Last week was a big one for Greater Sudbury Auditor General Brian Bigger.
Not only did he uncover decades-old lack of oversight in the municipal road repair system, but also presented council with 18 recommendations to make the contentious and controversial Healthy Community Initiative funds (ward funds) more transparent and accountable.
The majority of council, possibly to their detriment, was not in favour of relinquishing control of the funds to staff, a fact of which Bigger was likely aware before presenting his case, but that did not stop him from making the suggestion and potentially earning yet more ire from officials.
In his audit of missing revenue and other issues with Sudbury Transit, he collided with elected officials and the municipality’s lawyer, even going so far as to retain his own counsel to elicit a legal opinion after reaching an impasse with city solicitor Jamie Canapini over access to information.
His detective work has proven valuable to taxpayers and, in many ways, to city councillors as well.
The road repair system audit saw him bring to light a fractured system of oversight that has likely cost taxpayers millions of dollars over the last three decades.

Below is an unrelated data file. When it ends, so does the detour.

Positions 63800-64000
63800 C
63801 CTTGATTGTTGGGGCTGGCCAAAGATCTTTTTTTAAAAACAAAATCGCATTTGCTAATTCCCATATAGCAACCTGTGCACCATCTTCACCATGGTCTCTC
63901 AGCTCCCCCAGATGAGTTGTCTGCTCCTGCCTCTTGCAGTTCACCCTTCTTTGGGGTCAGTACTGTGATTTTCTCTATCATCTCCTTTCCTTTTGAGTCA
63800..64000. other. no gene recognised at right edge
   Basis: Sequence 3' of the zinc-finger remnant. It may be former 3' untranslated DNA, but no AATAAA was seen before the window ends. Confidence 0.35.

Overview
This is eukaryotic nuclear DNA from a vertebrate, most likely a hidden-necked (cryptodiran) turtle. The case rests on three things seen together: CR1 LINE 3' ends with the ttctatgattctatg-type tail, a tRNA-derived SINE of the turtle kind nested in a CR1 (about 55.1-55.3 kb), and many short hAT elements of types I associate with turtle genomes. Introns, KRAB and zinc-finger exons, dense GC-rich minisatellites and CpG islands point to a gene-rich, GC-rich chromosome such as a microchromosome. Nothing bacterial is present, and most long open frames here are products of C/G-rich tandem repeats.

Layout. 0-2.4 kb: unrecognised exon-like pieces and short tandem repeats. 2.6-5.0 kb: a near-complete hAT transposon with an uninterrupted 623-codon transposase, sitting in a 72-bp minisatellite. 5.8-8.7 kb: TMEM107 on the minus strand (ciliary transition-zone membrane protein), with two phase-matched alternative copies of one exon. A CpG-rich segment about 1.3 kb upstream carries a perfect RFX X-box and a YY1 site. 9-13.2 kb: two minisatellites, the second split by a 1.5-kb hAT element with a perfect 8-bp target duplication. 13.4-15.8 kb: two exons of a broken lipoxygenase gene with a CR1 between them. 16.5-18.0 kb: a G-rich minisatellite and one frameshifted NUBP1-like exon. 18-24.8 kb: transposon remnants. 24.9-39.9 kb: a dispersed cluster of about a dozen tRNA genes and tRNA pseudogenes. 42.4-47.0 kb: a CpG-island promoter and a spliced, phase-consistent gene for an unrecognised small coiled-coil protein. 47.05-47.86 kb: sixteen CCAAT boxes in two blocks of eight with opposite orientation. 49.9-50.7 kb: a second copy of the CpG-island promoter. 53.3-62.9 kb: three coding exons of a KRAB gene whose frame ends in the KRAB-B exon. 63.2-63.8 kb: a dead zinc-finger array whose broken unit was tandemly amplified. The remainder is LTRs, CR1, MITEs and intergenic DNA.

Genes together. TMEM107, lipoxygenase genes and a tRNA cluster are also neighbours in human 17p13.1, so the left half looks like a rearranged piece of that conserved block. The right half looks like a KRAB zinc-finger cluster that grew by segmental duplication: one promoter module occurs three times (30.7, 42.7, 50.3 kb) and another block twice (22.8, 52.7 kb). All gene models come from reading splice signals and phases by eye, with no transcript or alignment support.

And, in attempting to suggest that elected officials should not have free reign to spend tax money without a formalized system of accountability, he has gone up against the entrenched fiefdoms of the ward system that has frustrated so many ratepayers.
He’s made headlines for his work, saved taxpayers money, earned kudos from the Greater Sudbury Taxpayer’s Association and, in a recent audit of the auditor’s office, earned what amounts to an ‘A’ from his professional peers.
In his 3.5 years on the job, he has potentially saved taxpayers some $2 million.
It is both unfortunate and short-sighted that some around the council table look at Bigger as something of an enemy. His detective work has proven valuable to taxpayers and, in many ways, to city councillors as well.
From people on the street to comments posted to social media, there is a significant and vocal segment of the population who, regardless of their feelings toward individual councillors, view council as a whole with distrust.
In letters to the editor and in comments posted under stories on the website, words like “corrupt” and “lazy” are often used to describe council and its workings. We’re not suggesting that opinion amounts to fact, but it cannot be denied that the perception exists and that it is pervasive.
Thanks to the information his audits have managed to uncover, Bigger seems to have been able to transcend this. Showing more support for the auditor would likely help improve council’s optics among the public.
But Bigger is not some kind of mythical hero. He is simply doing the job he was hired to do, following the numbers where they may lead.
Fortunately for taxpayers, the trails he has followed have led to improved accountability and transparency. Hopefully, his future work does the same.